A recent report carried out by the European Migration Network Finland (EMN) on the integration of international protection applicants in the labour market of the country has shown that there are not enough practical measures to support the employment of this group.
While there are some measures in place aimed at the employment of applicants for international protection, the author of the report, Senio Specialist Samuli Volanen, has said that non-governmental organisations need to provide additional support, SchengenVisaInfo.com reports.
Comparing practices between EU countries, Volanen said that Finland’s reception centres already support the employment of applicants for international protection.
“At reception centres, the employment of applicants for international protection can be supported by organising employment and study activities, providing employment-related guidance and assessing the skills and competencies of applicants.” Volanen
According to the Finnish Immigration Service, under the current law, all those who have applied for international protection in Finland can start to work three or six months after lodging their application.
The same notes that, unlike the other countries in the EU, those who have applied for international protection in Finland are not required to apply for a separate permit in order to start working at the end of the waiting period.
However, despite international protection applicants enjoying such rights, Volanen stressed that the employment of this group of people is challenging.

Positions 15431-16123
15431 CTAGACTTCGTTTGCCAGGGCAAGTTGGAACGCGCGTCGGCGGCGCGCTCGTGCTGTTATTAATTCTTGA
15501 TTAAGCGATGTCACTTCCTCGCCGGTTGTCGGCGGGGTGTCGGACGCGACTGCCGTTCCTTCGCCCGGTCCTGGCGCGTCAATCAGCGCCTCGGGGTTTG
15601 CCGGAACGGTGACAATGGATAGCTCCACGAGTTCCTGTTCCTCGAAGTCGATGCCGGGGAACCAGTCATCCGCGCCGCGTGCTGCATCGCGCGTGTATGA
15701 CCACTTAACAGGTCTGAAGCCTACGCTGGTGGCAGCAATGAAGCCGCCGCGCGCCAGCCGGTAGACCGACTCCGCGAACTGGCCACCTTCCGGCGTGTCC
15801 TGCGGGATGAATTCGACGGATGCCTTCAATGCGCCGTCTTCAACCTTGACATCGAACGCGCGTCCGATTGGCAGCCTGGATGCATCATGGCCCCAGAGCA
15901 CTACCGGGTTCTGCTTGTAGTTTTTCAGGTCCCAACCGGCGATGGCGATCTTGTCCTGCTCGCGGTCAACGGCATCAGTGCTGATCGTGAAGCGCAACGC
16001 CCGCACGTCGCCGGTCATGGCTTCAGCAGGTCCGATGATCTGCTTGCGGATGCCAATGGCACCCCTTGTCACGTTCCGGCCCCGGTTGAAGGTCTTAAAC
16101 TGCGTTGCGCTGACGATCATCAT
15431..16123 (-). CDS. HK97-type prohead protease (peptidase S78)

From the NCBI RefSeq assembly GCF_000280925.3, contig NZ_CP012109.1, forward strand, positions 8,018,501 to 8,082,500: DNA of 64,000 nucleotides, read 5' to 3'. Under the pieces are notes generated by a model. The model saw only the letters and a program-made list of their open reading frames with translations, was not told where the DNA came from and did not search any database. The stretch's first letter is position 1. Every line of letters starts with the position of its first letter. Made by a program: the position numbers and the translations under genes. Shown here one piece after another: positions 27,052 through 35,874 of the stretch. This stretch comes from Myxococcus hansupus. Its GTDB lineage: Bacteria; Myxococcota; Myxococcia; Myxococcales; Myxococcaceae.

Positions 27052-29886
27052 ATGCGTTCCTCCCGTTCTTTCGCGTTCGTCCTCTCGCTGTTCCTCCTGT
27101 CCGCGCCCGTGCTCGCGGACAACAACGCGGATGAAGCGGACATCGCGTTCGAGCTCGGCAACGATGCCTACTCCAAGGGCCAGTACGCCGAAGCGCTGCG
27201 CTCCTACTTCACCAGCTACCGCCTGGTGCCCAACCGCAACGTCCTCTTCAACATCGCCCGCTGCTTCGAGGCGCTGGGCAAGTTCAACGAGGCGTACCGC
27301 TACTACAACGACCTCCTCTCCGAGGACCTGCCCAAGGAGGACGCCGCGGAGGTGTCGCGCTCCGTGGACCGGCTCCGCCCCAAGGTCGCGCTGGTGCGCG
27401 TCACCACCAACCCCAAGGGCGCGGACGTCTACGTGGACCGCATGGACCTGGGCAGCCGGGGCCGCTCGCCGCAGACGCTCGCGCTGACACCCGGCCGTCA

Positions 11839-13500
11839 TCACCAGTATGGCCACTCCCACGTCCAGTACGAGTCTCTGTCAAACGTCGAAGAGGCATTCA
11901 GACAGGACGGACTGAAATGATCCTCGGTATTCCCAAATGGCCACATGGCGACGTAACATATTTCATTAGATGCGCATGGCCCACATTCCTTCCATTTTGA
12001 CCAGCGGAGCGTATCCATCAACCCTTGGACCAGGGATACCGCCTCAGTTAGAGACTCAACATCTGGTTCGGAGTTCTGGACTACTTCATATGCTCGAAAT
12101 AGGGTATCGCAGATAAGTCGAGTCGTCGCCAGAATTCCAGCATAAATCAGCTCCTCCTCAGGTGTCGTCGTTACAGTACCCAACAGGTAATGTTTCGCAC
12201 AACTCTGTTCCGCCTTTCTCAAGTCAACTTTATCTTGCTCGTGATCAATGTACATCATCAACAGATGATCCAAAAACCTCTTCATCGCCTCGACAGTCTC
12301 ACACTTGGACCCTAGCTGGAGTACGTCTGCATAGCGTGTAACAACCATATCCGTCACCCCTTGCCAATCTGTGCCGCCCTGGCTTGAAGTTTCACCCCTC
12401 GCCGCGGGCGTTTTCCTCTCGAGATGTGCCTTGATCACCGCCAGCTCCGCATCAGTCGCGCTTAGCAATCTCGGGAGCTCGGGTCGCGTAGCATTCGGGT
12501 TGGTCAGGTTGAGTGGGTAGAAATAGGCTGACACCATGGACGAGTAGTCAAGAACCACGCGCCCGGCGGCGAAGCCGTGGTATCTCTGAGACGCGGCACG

“It is challenging for companies to hire applicants for international protection because, in practice, it is not clear how long their right to work will remain in effect.” Volanen
As explained, under Finnish law, the employer is obliged to ensure that a foreigner has the right to work before deciding to employ them.
The validity of this can be confirmed through the authorities, but it is not specified how often the employer needs to confirm the right to work for a foreigner they have employed.
In addition to the above-mentioned, the report has shown that the integration of international protection applicants does not appear to be a priority in Finland or at the EU level.
Since there are no statistics available on the employment rate of international protection applicants in Finland, it is difficult to learn more about the difficulties that this group of foreigners encounter when looking for a job.
However, it is believed that the main challenges are the language barrier as well as the difficulties related to the recognition of skills and qualifications of immigrants.